An estimated 3 million Americans suffer from autoimmune diseases of the digestive tract, referred to as Inflammatory Bowel Disease (IBD). These conditions include Crohn’s disease, Celiac disease and Ulcerative Colitis. Women and men are equally likely to be affected by Crohn’s disease, unlike many other autoimmune conditions which are more prevalent among females.

2. Crohn’s affects patients early in life

Unlike some autoimmune diseases, such as Sjogren’s Syndrome, which are more likely to develop during middle-age, Crohn’s tends to develop early in a patient’s life. Most commonly, the disease will occur in one’s teens or twenties, though some patients can experience symptoms even earlier. According to WebMD, while most people are diagnosed before age 30, the disease can still occur in people in their 60s and beyond.

3. The gastrointestinal symptoms can be debilitating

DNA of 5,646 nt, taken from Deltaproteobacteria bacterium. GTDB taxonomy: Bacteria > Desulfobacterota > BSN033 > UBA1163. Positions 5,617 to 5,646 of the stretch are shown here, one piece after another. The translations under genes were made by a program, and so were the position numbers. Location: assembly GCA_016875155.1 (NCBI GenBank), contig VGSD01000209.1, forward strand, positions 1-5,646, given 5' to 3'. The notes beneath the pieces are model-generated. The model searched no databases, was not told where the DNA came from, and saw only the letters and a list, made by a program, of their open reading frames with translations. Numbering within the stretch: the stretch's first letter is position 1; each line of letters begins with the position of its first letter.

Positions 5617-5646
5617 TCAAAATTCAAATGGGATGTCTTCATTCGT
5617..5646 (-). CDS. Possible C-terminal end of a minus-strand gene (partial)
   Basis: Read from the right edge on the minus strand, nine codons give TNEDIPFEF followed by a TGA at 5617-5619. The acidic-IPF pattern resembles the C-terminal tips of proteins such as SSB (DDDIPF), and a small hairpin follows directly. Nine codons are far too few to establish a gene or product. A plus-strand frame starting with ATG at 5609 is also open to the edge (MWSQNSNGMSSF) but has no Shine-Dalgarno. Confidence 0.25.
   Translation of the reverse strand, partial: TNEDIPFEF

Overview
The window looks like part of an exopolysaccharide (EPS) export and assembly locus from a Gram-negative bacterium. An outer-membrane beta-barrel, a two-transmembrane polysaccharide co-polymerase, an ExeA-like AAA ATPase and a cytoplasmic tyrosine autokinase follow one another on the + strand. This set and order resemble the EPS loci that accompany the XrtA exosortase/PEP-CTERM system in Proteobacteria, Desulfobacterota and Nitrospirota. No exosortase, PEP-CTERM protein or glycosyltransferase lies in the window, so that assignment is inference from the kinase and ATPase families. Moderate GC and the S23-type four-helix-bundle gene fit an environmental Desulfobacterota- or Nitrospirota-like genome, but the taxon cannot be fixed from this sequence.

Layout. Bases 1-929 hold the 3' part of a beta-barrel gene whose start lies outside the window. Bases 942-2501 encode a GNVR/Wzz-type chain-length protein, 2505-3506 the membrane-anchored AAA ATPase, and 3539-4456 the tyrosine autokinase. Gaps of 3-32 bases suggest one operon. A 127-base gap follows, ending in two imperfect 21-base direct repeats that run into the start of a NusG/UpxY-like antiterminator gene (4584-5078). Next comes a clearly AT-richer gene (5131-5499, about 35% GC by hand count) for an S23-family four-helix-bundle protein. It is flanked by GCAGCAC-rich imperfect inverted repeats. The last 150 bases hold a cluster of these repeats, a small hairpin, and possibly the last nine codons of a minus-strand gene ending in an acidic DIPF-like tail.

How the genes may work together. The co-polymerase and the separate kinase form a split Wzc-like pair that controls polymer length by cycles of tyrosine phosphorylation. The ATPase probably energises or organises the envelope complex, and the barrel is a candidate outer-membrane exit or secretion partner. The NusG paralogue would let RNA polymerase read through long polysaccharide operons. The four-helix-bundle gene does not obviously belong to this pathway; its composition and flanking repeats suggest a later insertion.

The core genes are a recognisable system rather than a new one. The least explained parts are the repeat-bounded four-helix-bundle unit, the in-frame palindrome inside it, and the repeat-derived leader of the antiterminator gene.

The most common symptoms of Crohn’s are gastrointestinal in nature. These symptoms include abdominal cramps, diarrhea, weight loss, anemia and delayed growth (especially in younger children). There are actually different types of Crohn’s disease depending on which part of the gastrointestinal tract is affected, and each subtype has its own specific symptoms.

4. Non-Gastrointestinal symptoms are also problematic

Crohn’s patients sometimes experience symptoms that aren’t gastrointestinal in nature, and which are often more problematic than their bowel issues. These symptoms include: fever, colitic arthritis (which migrates along the body and affects one’s knees, ankles, hips, wrists and elbows), pericholangitis (an inflammation of the tissues around the bile ducts), kidney stones, urinary tract complications, and fistulas (abnormal connections between body parts, such as organs and blood vessels).

5. It can greatly impact one’s quality of life